Post 3 of 4 in the series
TWI Surveys administers employee engagement surveys and maintains a normative data bank of 100 questions. Each question represents a minimum of 10,000 employee opinions.
When the senior leadership team is assessed using an employee engagement survey, the respondents have less confidence in those leaders compared to their 360 feedback surveys. The numbers alone are strong evidence that proximity to the leader shifts understanding and beliefs around their leadership competencies.
So why are the senior managers scoring lower on employee engagement surveys? The questions themselves don’t tell us why, but each of these surveys had open comment questions that do inform us about the mindset of front line employees when they took the survey.
So with the grain of salt given for this subjective interpretation of comments, here is what we have learned after reading thousands of pages of comments on hundreds of surveys. The employee experience is immediate to what they are responsible for and the dynamics around that responsibility. They don’t see the complex strategic environment of the senior manager. Front line workers have their own complex set of dynamics when trying to serve a customer or fulfill a task that informs them and occupies their attention.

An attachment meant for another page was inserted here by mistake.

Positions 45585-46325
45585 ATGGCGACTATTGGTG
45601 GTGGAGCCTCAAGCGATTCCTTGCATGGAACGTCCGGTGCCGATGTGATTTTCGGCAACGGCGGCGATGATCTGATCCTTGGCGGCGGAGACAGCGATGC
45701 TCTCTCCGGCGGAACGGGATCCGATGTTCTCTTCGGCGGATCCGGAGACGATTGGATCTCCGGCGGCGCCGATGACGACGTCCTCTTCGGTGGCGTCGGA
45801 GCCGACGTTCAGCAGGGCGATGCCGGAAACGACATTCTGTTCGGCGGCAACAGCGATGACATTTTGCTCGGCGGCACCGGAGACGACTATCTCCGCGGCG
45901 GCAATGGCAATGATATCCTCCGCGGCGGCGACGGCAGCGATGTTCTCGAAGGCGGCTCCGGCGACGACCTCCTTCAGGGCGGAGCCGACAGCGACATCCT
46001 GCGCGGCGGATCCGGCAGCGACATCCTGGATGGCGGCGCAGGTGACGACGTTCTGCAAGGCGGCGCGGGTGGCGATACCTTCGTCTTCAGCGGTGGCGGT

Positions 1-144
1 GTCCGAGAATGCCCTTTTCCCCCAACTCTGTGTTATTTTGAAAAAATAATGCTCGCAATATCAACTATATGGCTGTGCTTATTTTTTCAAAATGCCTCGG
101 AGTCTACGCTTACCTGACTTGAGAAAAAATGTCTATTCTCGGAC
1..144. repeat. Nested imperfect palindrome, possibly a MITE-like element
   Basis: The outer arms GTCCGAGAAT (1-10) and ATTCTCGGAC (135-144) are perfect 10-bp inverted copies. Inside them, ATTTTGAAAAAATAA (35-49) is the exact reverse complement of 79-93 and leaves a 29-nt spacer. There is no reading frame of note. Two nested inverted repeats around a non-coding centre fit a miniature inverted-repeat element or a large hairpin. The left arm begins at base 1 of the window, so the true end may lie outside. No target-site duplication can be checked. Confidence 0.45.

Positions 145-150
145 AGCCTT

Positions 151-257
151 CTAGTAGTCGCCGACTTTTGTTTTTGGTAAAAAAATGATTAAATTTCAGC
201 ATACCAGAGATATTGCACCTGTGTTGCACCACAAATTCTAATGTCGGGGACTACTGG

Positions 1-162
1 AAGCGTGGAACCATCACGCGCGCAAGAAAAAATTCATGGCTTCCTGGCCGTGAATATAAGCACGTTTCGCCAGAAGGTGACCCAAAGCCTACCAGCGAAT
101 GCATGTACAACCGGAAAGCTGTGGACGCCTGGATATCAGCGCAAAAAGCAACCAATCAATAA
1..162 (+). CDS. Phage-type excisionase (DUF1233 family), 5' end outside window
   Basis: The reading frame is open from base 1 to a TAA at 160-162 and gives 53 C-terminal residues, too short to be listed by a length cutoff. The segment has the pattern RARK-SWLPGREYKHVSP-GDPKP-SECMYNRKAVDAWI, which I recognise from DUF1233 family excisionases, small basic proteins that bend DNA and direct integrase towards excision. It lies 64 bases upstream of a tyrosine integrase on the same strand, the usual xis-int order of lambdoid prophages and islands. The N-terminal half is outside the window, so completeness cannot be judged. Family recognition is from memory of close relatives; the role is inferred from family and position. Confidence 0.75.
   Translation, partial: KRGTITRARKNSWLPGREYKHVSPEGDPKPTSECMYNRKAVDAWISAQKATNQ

For the employee though, their computer might not be fast enough, or they may lack an understanding about why a program was cancelled or why a new client segment is being pursued. Their relationships are shifted when decisions are made, they have to learn new systems and, when it doesn’t suit what they believe needs to be done, employees attribute that to senior managers not being clued into their reality. Simply put, they don’t believe their senior managers get them and what they have to do. That break in confidence and trust can undermine the rest of the leadership communication efforts and results in the scores above.
So what do senior managers, human resource managers, and corporate communicators need to understand about front line employees? Those employees don’t think you understand them, or have an interest in them; and, for the most part, they don’t feel that the strategy and direction of the company has been effectively communicated.
The next post will describes the work environment and specifically some of the barriers to addressing employees’ needs.